Old Mutual SuperFund Financial Literacy programme aims to turn workers into savvy money managers
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Opinion by Malusi Ndlovu, Director of Large Enterprise Market at Old Mutual Corporate
South Africans’ struggle with soaring debt is well documented with various estimates ranging anywhere between 60% and 75% of workers take-home pay being spent on servicing household debt.
Earlier this year the SA Reserve Bank announced that debt to disposable income for South African households had increased to the current level of around 75%.
“Despite what we tend to believe, having more money or a higher income doesn't necessarily result in greater financial security,” according to Malusi Ndlovu, Director of Large Enterprise Market at Old Mutual Corporate. “This misperception directly impacts employers as employees seek higher-paying jobs to cope with debt and 'lifestyle creep' costing the company more in the long term.”
“The past 18 months have taken their toll on South African households. While some South Africans have had no choice but to go into debt, others have benefited from savings generated from 'stay at home’ orders,” says Ndlovu.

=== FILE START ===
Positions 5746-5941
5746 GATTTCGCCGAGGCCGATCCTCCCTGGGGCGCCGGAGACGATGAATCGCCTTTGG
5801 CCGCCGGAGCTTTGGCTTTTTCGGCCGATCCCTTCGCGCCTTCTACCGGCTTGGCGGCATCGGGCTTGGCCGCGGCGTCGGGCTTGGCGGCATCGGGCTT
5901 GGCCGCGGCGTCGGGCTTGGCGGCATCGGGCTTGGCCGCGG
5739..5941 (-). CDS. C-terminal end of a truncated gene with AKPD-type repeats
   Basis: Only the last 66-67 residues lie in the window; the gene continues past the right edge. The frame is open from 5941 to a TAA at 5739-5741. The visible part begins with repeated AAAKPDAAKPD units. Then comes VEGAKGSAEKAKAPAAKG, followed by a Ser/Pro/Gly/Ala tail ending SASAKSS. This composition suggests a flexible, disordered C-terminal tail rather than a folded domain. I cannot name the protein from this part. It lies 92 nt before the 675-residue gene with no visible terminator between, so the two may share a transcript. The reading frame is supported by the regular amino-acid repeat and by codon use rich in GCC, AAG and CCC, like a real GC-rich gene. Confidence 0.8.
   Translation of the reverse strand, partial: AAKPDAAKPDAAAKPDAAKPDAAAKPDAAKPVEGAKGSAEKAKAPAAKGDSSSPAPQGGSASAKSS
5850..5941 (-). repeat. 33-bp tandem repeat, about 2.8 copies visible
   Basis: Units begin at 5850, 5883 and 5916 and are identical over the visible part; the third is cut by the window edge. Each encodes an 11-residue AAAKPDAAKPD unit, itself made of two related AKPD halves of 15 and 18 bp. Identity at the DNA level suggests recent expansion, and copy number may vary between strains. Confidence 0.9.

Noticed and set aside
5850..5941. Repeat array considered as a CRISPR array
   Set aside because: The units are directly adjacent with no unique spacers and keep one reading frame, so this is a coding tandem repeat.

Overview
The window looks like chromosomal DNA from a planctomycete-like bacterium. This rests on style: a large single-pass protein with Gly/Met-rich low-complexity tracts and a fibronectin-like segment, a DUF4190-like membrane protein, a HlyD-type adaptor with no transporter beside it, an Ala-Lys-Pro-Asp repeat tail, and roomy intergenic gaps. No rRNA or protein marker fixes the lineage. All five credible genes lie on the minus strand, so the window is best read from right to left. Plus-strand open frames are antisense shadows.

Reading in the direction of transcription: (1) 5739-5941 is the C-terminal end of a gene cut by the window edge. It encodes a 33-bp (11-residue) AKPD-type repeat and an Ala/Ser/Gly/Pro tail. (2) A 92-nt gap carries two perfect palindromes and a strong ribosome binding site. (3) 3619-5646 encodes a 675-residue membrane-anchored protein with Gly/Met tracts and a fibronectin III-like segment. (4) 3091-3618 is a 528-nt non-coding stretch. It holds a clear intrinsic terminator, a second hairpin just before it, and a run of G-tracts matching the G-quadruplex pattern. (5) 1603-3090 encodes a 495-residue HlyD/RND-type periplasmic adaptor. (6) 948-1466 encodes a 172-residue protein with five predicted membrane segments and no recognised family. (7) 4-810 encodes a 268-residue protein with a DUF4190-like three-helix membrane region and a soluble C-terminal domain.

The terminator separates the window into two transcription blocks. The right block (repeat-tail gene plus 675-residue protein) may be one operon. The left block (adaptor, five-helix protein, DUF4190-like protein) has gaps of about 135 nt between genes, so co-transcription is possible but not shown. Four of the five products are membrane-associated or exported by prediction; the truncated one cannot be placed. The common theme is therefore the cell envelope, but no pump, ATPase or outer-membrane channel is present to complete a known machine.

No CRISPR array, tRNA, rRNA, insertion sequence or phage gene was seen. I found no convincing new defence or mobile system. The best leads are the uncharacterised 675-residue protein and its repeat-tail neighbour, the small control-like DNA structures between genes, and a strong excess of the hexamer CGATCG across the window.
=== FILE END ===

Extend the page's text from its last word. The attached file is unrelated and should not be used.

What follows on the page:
He notes that ‘lifestyle creep’ is when an employee’s standard of living typically improves with their salary or increase in discretionary savings, and former luxuries quickly become perceived necessities landing them into debt.
One solution to this problem is helping employees work better with their money by offering access to a financial literacy programme at work, Ndlovu says.
“To help overburdened South African households gain financial freedom, the Old Mutual SuperFund retirement umbrella fund offers members free financial education at no cost to the employer.”
The programme is designed to help members understand how to budget, how to manage debt, what to consider when buying a house, tax, salary structuring, retirement funds and estate planning and knowledge about the latest financial products out there, especially when needing to go on retirement.
As the participants get the basics right; they will be able to pay off the smallest debts; put a household budget together, and rearrange their spending so that they have some money to save – either towards retirement or a specific objective such as a child’s education.
“Holistic financial education is critical to helping members succeed. Offering retirement provision is only part of helping employees achieve financial security. It is also really difficult to convince members that they need to save for retirement while they are in financial difficulty. Therefore, being in a fund like the Old Mutual Superfund means that the employer partners with an expert who is focused on educating and communicating appropriately,” says Ndlovu.
“Smart money management means never spending more than you earn. We want to equip all members with the education, understanding and tools they need to make good financial decisions that transform their lives and enable them to achieve the futures they want.”
The training is held face-to-face, virtually and via online literacy programs.